However, there are arguments about whether QA actually solves optimization tasks faster than classical algorithms. “No good reason has ever been given”, says John Smolin of IBM’s T. J. Watson Research Center in Yorktown Heights, New York, where much of the pioneering theory of quantum computation was developed in the 1980s.
Put it to the test
Perhaps the best way to resolve such questions is to put D-Wave’s machines to the test. McGeoch, with Cong Wang at Simon Fraser University in Burnaby, has pitted them against various classical algorithms for solving NP-hard optimization problems. They primarily used a D-Wave circuit called Vesuvius-5, with 439 working qubits, and found that it could find answers in times that were at least as good as, and in some cases up to 3,600 times faster than, the classical approaches. The speed-up got better as the number of elements in the problem (the number of destinations for the salesman, say) increased, up to the maximum of 439.
But not everyone is persuaded. Not only is D-Wave playing to its strengths here, but the speed-up is sometimes modest at best, and there’s no guarantee that faster classical algorithms don’t exist. Smolin still doubts that D-Wave’s devices “have solved any problem faster than a fair comparison with conventional computers.” True, he says, its harsh to compare D-Wave’s brand new machine with those coming from a 50-year, trillion-dollar industry. But that after all is the whole point. “History has shown that silicon-based computers always catch up in the end”, he says. “Currently, D-Wave is not actually faster at its own native problem than classical simulated annealing – even a relatively naive program running on standard hardware, written by me, more or less keeps up. If I spent $10 million on custom hardware, I expect I could beat the running time achieved by D-Wave by a very large amount.” And the real question is whether D-Wave can maintain an advantage as the problems it tackles are scaled up. “There is no evidence their larger machines are scaling well”, Smolin says.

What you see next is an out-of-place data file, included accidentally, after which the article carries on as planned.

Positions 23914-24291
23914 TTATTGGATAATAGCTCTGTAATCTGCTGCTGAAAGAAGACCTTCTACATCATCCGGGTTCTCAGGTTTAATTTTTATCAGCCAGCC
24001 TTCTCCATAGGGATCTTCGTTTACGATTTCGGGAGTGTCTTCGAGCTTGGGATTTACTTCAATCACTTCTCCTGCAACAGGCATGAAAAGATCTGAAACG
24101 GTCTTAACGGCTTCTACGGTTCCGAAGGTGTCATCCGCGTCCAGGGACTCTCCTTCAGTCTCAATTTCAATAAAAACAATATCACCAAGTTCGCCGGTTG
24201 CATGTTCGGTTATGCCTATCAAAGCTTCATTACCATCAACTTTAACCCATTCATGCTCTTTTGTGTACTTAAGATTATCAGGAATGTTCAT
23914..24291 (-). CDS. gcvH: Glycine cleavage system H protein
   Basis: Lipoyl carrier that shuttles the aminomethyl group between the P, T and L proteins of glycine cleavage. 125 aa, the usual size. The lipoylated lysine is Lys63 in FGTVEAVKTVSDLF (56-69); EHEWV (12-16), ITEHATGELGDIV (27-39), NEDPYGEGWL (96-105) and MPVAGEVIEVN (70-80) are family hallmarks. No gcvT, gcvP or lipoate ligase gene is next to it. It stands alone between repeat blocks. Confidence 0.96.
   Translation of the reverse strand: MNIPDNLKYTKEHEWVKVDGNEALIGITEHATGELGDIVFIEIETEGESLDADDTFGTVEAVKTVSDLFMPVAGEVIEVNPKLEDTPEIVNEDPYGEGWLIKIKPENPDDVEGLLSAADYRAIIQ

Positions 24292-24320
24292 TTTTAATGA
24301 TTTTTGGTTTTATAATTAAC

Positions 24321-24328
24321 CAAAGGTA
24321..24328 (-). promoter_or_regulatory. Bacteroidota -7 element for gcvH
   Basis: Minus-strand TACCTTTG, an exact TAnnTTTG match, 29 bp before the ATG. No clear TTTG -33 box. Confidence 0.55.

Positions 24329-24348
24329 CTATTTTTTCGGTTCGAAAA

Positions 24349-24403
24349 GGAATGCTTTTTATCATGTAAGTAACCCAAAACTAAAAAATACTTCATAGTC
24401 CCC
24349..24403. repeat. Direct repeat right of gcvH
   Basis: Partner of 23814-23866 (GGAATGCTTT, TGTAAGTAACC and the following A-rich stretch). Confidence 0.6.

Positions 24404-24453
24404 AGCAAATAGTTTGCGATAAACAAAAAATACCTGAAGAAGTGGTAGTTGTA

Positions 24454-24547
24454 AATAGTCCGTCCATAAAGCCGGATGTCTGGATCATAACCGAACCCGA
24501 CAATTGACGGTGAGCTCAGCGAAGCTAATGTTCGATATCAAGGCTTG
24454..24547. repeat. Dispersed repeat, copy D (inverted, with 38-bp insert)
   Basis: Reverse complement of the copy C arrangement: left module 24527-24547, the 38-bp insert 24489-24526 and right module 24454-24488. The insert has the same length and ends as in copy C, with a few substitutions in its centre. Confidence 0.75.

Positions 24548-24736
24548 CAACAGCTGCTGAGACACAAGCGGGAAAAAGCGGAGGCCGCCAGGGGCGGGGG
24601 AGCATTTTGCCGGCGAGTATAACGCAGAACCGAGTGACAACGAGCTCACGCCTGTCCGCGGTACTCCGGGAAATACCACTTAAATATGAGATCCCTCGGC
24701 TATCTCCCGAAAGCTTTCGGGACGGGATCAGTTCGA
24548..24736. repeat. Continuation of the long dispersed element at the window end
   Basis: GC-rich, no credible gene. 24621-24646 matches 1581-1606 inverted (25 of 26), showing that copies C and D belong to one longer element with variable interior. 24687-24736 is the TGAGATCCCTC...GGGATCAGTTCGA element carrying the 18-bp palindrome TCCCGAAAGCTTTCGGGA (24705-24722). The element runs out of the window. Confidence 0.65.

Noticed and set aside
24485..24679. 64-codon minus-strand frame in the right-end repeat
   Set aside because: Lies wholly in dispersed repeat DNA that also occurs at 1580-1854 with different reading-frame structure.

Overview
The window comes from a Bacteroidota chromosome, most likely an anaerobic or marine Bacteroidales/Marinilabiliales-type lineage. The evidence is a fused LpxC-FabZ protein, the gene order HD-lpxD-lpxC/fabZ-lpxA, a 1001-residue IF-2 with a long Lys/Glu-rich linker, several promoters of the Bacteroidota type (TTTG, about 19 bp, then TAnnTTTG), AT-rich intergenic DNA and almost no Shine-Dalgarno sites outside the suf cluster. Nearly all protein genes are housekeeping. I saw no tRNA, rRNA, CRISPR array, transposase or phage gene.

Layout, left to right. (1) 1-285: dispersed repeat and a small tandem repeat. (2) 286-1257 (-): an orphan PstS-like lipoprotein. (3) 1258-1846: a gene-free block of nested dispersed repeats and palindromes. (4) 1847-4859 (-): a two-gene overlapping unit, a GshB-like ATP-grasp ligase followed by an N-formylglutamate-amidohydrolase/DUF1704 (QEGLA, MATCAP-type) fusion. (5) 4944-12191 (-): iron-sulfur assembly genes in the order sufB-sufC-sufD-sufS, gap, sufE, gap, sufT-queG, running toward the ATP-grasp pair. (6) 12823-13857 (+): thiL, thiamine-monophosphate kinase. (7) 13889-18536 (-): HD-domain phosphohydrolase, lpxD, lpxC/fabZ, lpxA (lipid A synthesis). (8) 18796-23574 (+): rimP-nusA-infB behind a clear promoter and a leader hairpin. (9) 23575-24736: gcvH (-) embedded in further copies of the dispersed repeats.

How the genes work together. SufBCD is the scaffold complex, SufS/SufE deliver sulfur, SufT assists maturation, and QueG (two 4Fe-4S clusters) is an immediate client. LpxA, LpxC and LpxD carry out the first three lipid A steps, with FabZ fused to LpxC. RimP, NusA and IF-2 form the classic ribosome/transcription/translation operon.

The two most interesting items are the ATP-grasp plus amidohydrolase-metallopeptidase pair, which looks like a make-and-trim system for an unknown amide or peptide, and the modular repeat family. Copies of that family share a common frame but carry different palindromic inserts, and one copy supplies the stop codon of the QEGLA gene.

Besides, Lidar notes, it remains a big challenge to express computational problems in a way that D-Wave can handle. “Most optimization problems such as protein folding involve a large amount of preprocessing before they can be mapped to the current D-Wave hardware”, he says. “The pre-processing problem may itself be computationally hard.”
Quite aside from the putative speed advantages, how can we tell if D-Wave’s machines are using quantum rules? There’s some suggestive evidence of that. In 2011 Johnson and colleagues at D-Wave reported that an 8-qubit system on the 128-qubit chip of D-Wave 1 showed signs that it was conducting true quantum annealing, because the experimental results didn’t fit with what the qubits were predicted to do if they were behaving just like classical bits. Lidar and his colleagues subsequently conducted more exacting tests of D-Wave 1, finding that even 108 coupled qubits find their ground state in a way that doesn’t fit with the predictions of classical simulated annealing. Perhaps surprisingly, a ‘quantum’ signature of the behaviour remains even though the timescale needed to find the optimal solution was considerably longer than that over which thermal noise can scramble some of the quantum organization. “In this sense QA is more robust against noise than the gate model”, says Lidar.